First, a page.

Navigant Research Blog

V2V Mandate Now Unlikely, Impact on Industry Unclear

— February 2, 2017

CodeThe latest in a rapid fire sequence of executive orders signed by the new president this week appears likely to kill the proposed mandate for vehicle-to-vehicle (V2V) communications in the United States. How this will affect the actual market for the technology remains unclear as of this writing, although it will almost certainly slow adoption.

Issued on January 30, 2017, the new order requires that before any federal agency may enact any new regulation, two existing regulations must be rescinded. In addition to the general ban on new rules, the order also requires that the net incremental cost of any regulations enacted and rescinded must be no greater than zero.

The National Highway Traffic Safety Administration (NHTSA) officially published the notice of proposed rulemaking to mandate V2V to the federal register on January 12, 2012. While the proposed regulation is broadly (if not universally) supported in the automotive industry, it nonetheless appears to fall within the scope of the executive order. At this time, there are no clear candidates for regulations to be rescinded if NHTSA wants to proceed with the V2V rule, and it would take time to evaluate which rules to eliminate. That makes it unlikely that the mandate will be enacted under the current administration.

Not Dead Yet

However, even in the absence of a regulation, the industry is still likely to move forward with deployment of V2V and vehicle-to-external (V2X) technologies. General Motors is planning to launch V2V in the next few months on the Cadillac CTS, and supplier Delphi has already begun production of the hardware for this application. Many other automakers and suppliers also support the deployment of V2X communications to enhance drivers’ situational awareness for improved safety.

V2X also provides an important additional layer of real-time information to supplement the line-of-sight data provided by the sensors for automated driving. Most of the automakers and suppliers working on automated driving see the addition of V2X as critical to ensuring the robustness of these systems by providing a means for vehicles, pedestrians, and other participants in the transportation ecosystem to signal intent to each other.

Navigant Research’s Connected Vehicles report projects annual global sales of nearly 70 million light duty vehicles by 2025 with factory installed V2X capability based on dedicated short range communications (DSRC) technology. DSRC was projected to be the primary technology used for V2X in most markets, but in the absence of a US mandate, the adoption rate is now expected to be slower.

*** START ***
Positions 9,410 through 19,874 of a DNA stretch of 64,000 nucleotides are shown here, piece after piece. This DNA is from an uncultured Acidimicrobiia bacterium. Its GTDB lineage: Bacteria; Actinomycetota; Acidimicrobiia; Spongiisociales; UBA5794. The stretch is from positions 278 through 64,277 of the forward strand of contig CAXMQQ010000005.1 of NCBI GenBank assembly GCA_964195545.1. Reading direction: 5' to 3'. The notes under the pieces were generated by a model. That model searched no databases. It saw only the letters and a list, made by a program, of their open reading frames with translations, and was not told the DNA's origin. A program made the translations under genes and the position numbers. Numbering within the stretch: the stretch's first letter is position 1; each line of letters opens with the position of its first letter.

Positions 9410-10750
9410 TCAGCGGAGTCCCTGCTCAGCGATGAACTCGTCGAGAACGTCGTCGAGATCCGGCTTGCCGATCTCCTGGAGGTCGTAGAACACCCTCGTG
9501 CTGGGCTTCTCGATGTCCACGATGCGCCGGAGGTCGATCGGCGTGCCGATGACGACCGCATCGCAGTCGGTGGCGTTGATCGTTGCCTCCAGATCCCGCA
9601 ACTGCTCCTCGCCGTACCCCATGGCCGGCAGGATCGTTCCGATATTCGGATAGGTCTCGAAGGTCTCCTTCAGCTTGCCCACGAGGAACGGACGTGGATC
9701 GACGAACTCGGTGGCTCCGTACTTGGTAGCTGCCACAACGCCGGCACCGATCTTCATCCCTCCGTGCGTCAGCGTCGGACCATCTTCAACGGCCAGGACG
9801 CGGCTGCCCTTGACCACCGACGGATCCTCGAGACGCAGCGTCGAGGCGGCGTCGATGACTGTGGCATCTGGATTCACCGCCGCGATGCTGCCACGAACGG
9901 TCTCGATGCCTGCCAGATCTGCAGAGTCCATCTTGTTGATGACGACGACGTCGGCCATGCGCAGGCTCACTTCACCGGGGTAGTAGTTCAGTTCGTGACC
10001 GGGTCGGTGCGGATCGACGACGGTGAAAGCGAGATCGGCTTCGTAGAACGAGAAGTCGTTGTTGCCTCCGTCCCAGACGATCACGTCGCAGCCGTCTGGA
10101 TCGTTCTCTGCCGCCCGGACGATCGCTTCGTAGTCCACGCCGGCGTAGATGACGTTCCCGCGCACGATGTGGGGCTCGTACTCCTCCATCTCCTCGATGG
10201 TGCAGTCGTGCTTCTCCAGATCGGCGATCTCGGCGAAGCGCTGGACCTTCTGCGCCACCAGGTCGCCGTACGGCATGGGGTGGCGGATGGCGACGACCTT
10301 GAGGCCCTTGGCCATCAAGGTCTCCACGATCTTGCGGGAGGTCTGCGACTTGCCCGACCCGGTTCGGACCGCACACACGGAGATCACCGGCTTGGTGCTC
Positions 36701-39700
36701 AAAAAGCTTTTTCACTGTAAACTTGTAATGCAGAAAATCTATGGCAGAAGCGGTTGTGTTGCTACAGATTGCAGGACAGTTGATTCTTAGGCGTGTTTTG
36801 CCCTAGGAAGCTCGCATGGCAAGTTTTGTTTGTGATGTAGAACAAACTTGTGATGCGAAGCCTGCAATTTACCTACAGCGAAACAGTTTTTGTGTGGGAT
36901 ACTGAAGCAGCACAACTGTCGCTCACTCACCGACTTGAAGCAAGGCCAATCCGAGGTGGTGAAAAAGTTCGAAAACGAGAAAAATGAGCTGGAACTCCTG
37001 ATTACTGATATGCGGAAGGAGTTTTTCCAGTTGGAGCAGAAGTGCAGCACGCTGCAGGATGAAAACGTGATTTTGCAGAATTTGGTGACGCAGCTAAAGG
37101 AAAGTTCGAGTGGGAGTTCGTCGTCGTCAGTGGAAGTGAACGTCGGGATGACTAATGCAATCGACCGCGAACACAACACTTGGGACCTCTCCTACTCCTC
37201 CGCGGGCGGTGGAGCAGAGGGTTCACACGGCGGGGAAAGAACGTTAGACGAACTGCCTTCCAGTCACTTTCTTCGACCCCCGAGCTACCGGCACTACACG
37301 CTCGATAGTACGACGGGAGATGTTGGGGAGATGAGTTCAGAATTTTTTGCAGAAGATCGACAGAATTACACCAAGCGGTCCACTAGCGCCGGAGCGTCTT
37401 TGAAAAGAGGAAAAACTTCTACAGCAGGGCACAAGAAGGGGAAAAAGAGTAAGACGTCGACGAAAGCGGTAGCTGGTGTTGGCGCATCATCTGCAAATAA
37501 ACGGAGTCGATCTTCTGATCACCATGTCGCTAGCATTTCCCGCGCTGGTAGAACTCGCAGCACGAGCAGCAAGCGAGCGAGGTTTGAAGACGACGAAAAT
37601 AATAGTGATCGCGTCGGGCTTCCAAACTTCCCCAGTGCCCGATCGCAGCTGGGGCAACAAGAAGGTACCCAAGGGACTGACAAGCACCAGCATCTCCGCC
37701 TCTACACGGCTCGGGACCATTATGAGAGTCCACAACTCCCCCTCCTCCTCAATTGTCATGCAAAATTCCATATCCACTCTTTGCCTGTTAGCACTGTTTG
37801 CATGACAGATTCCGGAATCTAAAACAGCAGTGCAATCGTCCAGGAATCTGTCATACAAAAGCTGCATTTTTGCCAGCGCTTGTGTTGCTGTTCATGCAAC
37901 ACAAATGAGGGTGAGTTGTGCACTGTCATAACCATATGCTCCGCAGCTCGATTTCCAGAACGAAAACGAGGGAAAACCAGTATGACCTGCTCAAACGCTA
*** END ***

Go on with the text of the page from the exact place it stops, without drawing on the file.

Cellular Technologies

There will be significant pressure from communications carriers to utilize cellular technologies in place of Wi-Fi-based DSRC. Currently, 4G LTE technologies are inadequate for the low latency required for V2V applications. New 5G systems are targeted to achieve the same sub-10 ms latency of DSRC but these are still in development with no finalized standards. Broad deployment is not expected until the early 2020s.

Achieving the maximum benefit of V2X communications requires a critical mass of vehicles in use to be equipped. Given the long development lead times in the auto industry and slow turnover of the fleet, these requirements will likely push out the benefits of V2X for several more years into the later 2020s.

If industry leaders in the use and development of DSRC technology (including but not limited to GM, Toyota, Honda, and Delphi) proceed with their deployment plans and see it as a competitive advantage for improving safety, projections of universal adoption on new vehicles may still be met by 2025. However, the only thing certain right now is that we are likely facing a period of much greater uncertainty over the next several years.

 

Chevrolet Bolt Shows GM Is Serious About Making the EV Mainstream

— January 30, 2017

Electric Vehicle 2A decade ago, the documentary Who Killed the Electric Car? chronicled General Motors’ (GM’s) decision to repossess all of the existing EV1s from the small but loyal group of customers that had been leasing the pioneering battery electric vehicle (BEV). Ever since, skeptics have doubted the company’s true commitment to making BEVs—the Volt had an internal combustion engine, and the Spark EV was viewed by most as a compliance car. Wonder no more, because the 2018 Chevrolet Bolt demonstrates that GM is committed to making the BEV mainstream.

While Tesla has made big promises with the upcoming Model 3, GM has pulled ahead by now delivering Bolts to customers. Sales of plug-in EVs (PEVs) have fallen far short of the projections made when automakers revealed the first wave of modern BEVs at the beginning of the decade. Nonetheless, cumulative sales for Tesla, GM, and Nissan are beginning to approach the 200,000 level that will trigger a phaseout of federal tax credits. When that happens, the effective price for consumers will jump by $7,500, and PEVs will truly have to stand on their own merits in order to attract buyers.